This summer I learned how to surf. No, not on the beaches of California like Gidget and Moon-Doggie, but rather, through the hundreds of channels listed on my television guide. I found myself lost in a sea of reality shows from the Discovery Channel’s “Naked and Afraid” to TLC’s “Here Comes Honey Boo Boo” to ABC Family’s new knock-off of “The Hills” called “The Vineyard.” With each option more nauseating than the last, I found myself wondering: Is it the cost effectiveness for broadcasting companies or the degrading tastes of the American television viewer that has led to rise of the reality era?
First off, the name “reality television” is a misnomer to many of the shows that are categorized as such. In the present time, more and more reality TV shows are becoming scripted – meaning that participants are given some general direction of what they should do. Also, the lives of those depicted in reality television are so sensationalized and extreme that they are not even close to the reality of the average American. In fact, by manipulating this perception, TLC has re-branded itself from “The Learning Channel” to “The Lifestyle Channel.”
From the standpoint of a broadcasting company, reality shows reduce the overall economic strain through their inherent lack of professional actors and screenwriters. According to the Kansas City Star online, compared to network dramas and cable dramas, which can cost up to $4 million and $2 million respectively per hour, reality shows only cost $1 million per hour at the highest end of the spectrum (and as low as $300,000 per hour). By even just experimenting with a reality series, as opposed to a new drama or comedy, a television company can save capital to invest in future projects.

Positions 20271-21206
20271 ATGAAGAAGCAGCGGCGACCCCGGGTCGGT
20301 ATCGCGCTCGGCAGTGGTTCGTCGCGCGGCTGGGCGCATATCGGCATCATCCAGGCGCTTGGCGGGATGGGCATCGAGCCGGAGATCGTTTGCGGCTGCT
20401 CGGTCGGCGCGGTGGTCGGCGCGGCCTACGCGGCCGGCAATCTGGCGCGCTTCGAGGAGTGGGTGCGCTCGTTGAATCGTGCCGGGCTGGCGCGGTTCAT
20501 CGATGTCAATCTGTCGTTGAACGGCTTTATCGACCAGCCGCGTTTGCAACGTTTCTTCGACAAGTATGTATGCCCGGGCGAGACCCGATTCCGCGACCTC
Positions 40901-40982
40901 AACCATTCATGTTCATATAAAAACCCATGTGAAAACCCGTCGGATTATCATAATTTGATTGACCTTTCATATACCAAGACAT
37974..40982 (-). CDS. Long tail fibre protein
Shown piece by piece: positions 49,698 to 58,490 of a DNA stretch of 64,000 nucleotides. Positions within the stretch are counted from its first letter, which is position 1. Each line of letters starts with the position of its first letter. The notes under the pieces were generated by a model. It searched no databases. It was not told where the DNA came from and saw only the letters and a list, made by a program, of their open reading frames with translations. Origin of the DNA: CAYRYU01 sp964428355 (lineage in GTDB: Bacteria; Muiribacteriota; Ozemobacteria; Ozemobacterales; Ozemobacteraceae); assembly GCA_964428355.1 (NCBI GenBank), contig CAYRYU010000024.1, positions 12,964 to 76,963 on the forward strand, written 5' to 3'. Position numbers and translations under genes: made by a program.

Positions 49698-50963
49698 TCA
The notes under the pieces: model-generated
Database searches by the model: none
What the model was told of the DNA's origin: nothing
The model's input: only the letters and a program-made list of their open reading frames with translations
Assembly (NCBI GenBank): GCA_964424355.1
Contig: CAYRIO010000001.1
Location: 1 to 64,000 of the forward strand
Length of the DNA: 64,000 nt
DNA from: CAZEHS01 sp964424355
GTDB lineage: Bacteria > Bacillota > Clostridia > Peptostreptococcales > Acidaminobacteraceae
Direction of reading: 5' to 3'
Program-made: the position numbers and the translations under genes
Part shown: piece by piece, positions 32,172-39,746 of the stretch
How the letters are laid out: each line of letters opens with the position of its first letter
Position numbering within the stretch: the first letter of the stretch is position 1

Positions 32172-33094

Reality shows additionally provide opportunity for various spin-offs, which allow companies to target key demographics or to expand their reality repertoire even further. For instance, Bravo’s hit “Real Housewives” boasts versions that range both coasts, from New Jersey to Beverly Hills. Targeting a specific region extends the lifetime and the potential audience of a reality show, and therefore adds incentive for broadcast companies looking to cut costs.
According to The Wall Street Journal, the average American watches close to three hours of television daily. Despite the increasingly inferior quality of available programming, Americans steadily dedicate two hours and fifty minutes of their day to some sort of screen. In fact, television viewing is arguably America’s most popular past time, as the total time we spend doing so has surpassed the average two hours and thirty-two minutes we spend participating in all other leisurely activities combined. It is a mindless activity that almost the entire population, from the one percent to those who can barely make ends meet, enjoys.
Therefore, as both broadcasting companies and the average American look for cheap sources of entertainment, reality television presents itself as a solution unparalleled by other alternatives for now. Perhaps, when weighing the opportunity costs of watching teleivision, this would be the better question: is any genre, reality or otherwise, worth almost one-eighth of our lives?